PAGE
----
On Thu, Apr 08, 2010 at 05:03:29PM -0700, Naveen wrote: > However, I wanted to be clear and feel it should be made obvious that > with this change, there is a possibility that a tweet may not be > delivered to client if the implementation of how since_id is currently > used is not updated to cover the case. I still envision the situation > as more likely than you seem to believe and figure as tweet velocity > increases, the likelihood will also increase; But I am assuming have > better data to support your viewpoint than I and shall defer.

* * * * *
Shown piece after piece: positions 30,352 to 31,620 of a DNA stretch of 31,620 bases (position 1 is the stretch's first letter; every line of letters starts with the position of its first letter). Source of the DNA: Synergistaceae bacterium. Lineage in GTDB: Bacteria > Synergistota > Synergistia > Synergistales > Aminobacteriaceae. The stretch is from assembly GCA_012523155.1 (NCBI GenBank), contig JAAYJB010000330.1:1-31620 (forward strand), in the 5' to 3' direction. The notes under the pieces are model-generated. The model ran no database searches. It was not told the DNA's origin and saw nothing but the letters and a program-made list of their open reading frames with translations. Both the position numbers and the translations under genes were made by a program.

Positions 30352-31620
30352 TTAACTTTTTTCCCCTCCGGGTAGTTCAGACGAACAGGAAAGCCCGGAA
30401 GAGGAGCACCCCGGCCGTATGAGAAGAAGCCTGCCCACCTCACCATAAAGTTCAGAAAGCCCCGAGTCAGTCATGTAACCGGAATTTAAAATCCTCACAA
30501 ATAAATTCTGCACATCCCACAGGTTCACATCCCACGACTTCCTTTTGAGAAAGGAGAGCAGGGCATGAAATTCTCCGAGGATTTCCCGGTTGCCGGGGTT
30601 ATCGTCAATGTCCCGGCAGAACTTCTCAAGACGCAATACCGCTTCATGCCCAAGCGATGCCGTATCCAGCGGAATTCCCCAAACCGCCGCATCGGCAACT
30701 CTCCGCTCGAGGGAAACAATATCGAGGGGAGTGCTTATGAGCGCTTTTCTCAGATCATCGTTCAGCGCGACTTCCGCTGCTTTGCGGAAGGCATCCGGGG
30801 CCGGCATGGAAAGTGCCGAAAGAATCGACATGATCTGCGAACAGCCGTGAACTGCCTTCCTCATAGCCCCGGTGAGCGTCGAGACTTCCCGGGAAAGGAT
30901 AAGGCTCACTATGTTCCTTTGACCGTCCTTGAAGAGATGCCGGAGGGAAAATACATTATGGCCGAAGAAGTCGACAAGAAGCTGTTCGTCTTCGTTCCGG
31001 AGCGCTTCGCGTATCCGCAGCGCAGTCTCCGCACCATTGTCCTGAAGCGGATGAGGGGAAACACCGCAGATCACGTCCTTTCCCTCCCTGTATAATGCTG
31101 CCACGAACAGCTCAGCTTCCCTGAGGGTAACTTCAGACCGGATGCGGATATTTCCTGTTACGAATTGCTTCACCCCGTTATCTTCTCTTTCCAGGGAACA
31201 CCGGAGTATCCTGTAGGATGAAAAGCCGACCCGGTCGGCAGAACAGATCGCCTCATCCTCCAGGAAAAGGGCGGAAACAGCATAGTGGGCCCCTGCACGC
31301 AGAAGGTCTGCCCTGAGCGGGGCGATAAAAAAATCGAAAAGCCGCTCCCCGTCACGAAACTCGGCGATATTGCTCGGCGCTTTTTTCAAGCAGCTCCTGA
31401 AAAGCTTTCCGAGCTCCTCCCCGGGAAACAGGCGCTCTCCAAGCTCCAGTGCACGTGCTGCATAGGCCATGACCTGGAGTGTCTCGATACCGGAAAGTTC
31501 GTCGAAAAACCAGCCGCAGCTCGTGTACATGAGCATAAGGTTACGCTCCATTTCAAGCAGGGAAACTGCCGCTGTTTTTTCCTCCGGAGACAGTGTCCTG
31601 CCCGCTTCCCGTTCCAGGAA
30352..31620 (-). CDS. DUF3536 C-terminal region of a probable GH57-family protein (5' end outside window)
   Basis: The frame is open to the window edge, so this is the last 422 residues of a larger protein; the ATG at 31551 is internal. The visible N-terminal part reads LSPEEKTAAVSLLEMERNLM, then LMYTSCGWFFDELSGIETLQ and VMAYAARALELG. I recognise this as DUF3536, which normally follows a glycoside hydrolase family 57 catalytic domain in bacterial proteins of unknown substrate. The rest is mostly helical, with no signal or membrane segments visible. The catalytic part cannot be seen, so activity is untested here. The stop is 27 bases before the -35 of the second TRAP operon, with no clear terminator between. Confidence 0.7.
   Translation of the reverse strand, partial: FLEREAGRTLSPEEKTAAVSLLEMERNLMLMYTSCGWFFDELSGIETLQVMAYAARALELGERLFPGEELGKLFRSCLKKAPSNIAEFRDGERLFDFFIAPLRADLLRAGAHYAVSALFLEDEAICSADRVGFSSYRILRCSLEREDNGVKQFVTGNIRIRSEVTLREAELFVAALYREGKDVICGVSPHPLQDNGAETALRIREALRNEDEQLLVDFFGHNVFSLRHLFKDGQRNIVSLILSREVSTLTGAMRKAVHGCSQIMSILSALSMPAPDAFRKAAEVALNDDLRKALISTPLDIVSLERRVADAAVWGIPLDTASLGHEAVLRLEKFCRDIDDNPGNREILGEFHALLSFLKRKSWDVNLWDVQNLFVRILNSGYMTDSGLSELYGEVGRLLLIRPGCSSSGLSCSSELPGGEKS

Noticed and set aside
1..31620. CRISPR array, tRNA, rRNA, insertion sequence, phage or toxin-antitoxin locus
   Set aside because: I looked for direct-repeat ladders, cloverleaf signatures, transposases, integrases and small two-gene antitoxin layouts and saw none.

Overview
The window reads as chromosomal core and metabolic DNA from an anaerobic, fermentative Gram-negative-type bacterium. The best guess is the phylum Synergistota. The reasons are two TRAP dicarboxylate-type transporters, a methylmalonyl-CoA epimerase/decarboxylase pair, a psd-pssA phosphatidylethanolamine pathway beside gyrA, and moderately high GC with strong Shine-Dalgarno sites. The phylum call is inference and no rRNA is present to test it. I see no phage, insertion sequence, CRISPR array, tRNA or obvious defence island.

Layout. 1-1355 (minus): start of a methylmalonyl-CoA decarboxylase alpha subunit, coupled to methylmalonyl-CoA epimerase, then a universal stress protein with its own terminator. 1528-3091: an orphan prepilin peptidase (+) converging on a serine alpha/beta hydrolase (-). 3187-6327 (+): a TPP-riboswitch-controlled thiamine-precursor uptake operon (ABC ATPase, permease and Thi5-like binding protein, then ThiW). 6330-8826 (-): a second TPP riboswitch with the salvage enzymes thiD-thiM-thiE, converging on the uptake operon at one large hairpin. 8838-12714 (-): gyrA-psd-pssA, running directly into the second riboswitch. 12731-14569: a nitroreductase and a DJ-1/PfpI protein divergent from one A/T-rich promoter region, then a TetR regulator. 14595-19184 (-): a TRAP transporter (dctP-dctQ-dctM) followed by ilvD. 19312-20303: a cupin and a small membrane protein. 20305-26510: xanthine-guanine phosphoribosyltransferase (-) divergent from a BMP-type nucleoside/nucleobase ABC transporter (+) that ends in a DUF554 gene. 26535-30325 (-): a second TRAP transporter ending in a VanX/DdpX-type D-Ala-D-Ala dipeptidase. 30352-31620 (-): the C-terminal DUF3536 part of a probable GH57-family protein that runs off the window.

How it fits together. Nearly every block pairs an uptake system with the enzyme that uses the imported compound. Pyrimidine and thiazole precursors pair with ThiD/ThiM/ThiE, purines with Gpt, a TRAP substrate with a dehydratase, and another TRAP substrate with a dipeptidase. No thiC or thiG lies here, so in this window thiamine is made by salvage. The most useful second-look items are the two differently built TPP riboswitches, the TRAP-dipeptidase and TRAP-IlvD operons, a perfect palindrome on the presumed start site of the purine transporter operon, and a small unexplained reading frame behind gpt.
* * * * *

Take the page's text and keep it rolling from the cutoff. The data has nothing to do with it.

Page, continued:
Maybe I'm just missing something here, but it seems trivial to fix on Twitter's side (enough so that I assume it's what they've been planning from the start to do): Only return tweets from closed buckets. We are guaranteed that the buckets will be properly ordered. The order will only be randomized within a bucket. Therefore, by only returning tweets from buckets which are no longer receiving new tweets, since_id works and will never miss a tweet. And, yes, this does mean a slight delay in getting the tweets out because they have to wait a few milliseconds for their bucket to close before being exposed to calls which can use since_id, plus maybe a little longer for the contents of that bucket to be distributed to multiple servers. That's still going to only take time comparable to round-trip times for an HTTP request to fetch the data for display to a user and be far, far less than the average refresh delay required by those clients which fall under the API rate limit. I submit, therefore, that any such delay caused by waiting for buckets to close will be inconsequential. -- Dave Sherohman